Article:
If you live in Detroit, or have visited, you’ve probably seen this guy.
Hazen S. Pingree, the “Idol of the People” and former Detroit Mayor and Michigan Governor. So, what’s up with that guy?
I only know a little about Pingree, but I’ve always found his story exciting. It’s a proud bit of Detroit history that I like to celebrate. I like to think of him as Detroit and Michigan’s own “Fighting Bob” (the nickname of Wisconsin’s former socialist Governor Robert LaFollette, whose story has been getting a lot of play recently because of the labor battle in Madison).
Pingree came to Detroit following his service as a soldier in the Union army. During the War other soldiers told him about the city’s vibrancy. So he came and worked as a leather cutter in a shoe factory. Soon he started his own shoe company that became known as one of the largest in the Midwest.
In the 1880s as the rift between the rich and poor grew enormous, both in Detroit and across the country, a bitter political battle was being waged between the Republican and Democratic parties. Rapid industrial change and vitriolic xenophobia and racism fed the growing unemployment and poverty. In Detroit, seeking to break the Democrat’s hold on city politics, a group of wealthy Republicans encouraged Pingree to throw his hat in the ring for Mayor. They expected that his experience as a wealthy businessman himself would ensure he would serve their interests.
They panicked, however, when he chose to kick his mayoral campaign off at a socialist-run bar named “Baltimore Reds.” They knew that his populist rhetoric about being “Mayor of the whole city, without regard for class faction or party,” wasn’t a scam. While campaigning he sought out ethnic and immigrant communities that were traditionally ignored by politicians, which served as an immense source of political strength. Newspapers, businesses, banks and even former wealthy friends began a massive attack campaign, which only served to make him more popular among the urban poor.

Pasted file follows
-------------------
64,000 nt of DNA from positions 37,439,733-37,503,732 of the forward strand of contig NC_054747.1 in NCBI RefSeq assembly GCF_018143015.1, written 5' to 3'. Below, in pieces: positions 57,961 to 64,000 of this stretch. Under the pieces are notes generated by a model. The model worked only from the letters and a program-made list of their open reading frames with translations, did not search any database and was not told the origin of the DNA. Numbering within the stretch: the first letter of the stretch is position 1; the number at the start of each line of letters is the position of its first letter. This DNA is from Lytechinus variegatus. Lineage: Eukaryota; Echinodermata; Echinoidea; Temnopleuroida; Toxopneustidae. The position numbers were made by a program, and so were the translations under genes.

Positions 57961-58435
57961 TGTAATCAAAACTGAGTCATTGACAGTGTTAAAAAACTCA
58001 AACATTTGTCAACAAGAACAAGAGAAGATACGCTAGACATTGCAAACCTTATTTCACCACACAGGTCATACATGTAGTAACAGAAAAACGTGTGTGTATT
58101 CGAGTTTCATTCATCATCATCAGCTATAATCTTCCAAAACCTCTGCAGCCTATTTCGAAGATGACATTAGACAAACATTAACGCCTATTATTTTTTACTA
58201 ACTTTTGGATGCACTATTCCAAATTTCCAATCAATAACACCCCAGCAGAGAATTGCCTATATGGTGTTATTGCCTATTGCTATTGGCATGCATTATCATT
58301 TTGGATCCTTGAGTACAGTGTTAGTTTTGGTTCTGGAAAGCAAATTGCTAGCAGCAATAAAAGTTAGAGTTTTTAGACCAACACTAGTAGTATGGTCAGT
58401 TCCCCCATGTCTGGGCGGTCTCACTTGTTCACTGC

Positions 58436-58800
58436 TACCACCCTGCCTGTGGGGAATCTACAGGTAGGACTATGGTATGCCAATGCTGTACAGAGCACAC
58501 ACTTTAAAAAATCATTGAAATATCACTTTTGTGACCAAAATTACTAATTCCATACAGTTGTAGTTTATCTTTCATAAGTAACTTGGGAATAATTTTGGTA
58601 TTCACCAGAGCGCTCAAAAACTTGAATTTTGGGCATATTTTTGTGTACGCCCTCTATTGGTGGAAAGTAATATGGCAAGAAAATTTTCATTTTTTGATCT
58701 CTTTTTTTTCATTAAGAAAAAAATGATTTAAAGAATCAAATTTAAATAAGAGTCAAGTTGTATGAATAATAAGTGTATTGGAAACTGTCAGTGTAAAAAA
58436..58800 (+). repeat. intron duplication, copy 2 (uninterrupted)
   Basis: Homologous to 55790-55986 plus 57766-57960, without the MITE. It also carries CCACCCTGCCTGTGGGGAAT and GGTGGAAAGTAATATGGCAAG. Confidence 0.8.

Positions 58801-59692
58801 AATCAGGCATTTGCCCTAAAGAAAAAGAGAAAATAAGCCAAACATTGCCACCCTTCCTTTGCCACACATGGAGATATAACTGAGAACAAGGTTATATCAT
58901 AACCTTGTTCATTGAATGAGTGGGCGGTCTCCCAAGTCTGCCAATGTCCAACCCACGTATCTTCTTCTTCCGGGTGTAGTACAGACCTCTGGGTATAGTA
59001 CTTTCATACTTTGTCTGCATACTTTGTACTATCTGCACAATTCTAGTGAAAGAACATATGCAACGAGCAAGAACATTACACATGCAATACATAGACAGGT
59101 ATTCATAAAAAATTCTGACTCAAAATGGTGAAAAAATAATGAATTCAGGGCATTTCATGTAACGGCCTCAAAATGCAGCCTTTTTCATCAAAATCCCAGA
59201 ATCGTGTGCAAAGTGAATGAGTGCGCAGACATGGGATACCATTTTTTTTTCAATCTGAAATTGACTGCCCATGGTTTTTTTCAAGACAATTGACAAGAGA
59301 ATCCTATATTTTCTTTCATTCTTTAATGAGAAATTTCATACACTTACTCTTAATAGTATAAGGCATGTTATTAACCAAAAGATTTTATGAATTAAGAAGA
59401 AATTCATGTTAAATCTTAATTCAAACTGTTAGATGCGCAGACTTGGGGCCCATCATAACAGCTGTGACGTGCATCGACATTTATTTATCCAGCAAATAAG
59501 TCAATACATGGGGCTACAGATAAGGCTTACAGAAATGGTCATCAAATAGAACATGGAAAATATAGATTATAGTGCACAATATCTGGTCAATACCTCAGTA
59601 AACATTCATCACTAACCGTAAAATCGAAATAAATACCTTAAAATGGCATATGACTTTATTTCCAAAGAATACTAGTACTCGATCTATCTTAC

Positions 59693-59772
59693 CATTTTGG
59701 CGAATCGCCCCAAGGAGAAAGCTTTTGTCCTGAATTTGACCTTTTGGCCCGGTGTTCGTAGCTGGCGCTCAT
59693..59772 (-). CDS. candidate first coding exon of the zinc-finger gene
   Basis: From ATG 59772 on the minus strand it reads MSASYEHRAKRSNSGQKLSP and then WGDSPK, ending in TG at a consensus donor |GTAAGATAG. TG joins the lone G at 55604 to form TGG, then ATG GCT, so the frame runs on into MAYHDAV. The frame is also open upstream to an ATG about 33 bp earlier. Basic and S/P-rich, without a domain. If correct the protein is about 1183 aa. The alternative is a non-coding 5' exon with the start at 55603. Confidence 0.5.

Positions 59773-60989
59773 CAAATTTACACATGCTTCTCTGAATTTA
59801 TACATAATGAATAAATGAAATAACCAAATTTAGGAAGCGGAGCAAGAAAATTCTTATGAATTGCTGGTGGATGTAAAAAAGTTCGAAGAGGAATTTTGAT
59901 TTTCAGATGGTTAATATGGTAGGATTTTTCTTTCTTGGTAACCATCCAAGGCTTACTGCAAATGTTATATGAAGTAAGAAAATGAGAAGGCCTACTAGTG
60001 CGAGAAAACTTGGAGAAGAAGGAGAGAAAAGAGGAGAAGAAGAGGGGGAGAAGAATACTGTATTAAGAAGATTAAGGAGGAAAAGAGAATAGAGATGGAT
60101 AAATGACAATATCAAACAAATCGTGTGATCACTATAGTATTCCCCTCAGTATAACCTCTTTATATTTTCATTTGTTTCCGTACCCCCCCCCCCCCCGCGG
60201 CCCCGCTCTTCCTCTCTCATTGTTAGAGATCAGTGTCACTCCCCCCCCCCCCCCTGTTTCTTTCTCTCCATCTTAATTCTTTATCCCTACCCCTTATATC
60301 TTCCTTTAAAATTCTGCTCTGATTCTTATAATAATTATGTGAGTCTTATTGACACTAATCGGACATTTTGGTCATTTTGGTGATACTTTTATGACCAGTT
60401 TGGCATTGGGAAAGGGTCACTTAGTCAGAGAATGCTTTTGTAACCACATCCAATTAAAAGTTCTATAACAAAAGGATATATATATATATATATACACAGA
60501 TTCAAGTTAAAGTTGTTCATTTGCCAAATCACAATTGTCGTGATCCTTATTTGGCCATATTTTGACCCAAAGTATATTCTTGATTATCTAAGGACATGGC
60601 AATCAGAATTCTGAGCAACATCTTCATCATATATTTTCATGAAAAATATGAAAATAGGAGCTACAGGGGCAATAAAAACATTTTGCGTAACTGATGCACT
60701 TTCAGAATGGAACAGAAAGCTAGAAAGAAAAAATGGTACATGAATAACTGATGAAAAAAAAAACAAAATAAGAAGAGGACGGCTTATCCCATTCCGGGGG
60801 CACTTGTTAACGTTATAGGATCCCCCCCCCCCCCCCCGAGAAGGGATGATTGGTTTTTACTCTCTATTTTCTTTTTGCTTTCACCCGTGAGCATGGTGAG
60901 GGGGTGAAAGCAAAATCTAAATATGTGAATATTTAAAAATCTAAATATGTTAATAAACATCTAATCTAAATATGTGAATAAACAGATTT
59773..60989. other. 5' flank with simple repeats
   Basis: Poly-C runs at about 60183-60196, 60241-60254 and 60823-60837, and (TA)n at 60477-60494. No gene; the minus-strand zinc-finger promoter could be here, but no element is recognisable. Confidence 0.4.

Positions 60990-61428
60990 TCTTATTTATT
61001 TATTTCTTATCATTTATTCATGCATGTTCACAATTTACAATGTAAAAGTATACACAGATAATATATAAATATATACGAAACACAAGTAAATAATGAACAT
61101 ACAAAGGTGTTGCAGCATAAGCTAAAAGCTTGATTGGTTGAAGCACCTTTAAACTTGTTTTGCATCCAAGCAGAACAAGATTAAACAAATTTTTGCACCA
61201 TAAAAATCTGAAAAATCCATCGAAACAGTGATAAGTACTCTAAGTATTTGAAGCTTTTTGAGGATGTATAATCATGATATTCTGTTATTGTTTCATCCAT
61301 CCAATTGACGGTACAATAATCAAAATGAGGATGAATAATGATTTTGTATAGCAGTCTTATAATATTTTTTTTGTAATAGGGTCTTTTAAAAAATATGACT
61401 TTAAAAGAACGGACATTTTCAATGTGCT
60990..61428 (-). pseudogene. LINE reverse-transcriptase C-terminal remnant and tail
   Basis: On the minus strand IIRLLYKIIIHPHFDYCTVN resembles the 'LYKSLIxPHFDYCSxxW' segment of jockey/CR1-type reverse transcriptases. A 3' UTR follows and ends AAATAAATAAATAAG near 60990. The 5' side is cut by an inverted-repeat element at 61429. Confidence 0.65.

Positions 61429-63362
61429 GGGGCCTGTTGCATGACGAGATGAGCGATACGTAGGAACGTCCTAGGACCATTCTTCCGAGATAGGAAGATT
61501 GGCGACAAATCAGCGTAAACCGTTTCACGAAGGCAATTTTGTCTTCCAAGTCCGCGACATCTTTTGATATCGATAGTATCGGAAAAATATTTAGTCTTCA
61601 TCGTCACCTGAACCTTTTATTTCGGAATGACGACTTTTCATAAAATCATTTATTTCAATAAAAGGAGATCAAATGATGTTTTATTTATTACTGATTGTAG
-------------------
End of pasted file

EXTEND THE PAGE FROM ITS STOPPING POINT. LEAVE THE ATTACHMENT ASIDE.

Upon being elected he began a massive reform campaign which further alienated him from his former wealthy backers. He rearranged the city’s taxes which were much higher for homes than they were for factories, downtown businesses and vacant lots owned by land speculators. He attacked utility monopolies saying they strangled the city with exorbitant rates through bribes and shady deals. To challenge the monopolies he opened municipally-owned providers and forced competitors to lower their rates. He also tackled corrupt city officials for accepting bribes and making deals against the public’s interest. Legend has it he once walked into a Board of Education meeting and had four members arrested for taking bribes from desk manufacturers and book publishers.
Most notably when the Panic of 1893 struck Detroit and food prices skyrocketed Pingree allowed the poor and unemployed to take over vacant lots being sat on by real estate speculators and grow their own food. These small farms became known as “Pingree’s Potato Patches.” This policy was copied by other progressive mayors across the country.
Pingree’s reform programs led to a massive opposition by news media, businesses and the church. Pingree’s family lost their pew at their church and newspapers refused to publish his proclamations. Instead of choosing to give in to the opposition, however, the Mayor had his speeches posted across the city for everyone to see.
To combat state laws that blocked many of Pingree’s reform ideas, he ran for Governor as a Republican and won in 1897. The Republican Party establishment hated Pingree’s psuedo-socialist politics, but they hated the idea of a Democrat holding onto the Governor’s seat even more. They figured that the Republican majority in the state legislature would be able to block most of Pingree’s proposals, and they were right. Pingree enjoyed little success as a Governor.
Pingree died in 1901 after falling ill following a safari in Africa with Teddy Roosevelt. After news of his death hit the streets of Detroit, the city’s poor clamored for a statue to commemorate the “Idol of the People.” A spontaneous fund for a monument emerged and within 3 years the money was raised to build the statue now sitting on Grand Circus Park’s west side. Donations, usually amounted to 25 cents to a dollar a piece (sound familiar, Detroiters?)
- Michigan: A History of the Wolverine State
- Hazen S. Pingree Monument (from The Buildings of Detroit)
PS. Interestingly, Pingree’s greatest political rival William C. Maybury, Pingree’s mayoral successor, had a monument constructed facing Pingree’s monument directly across the street.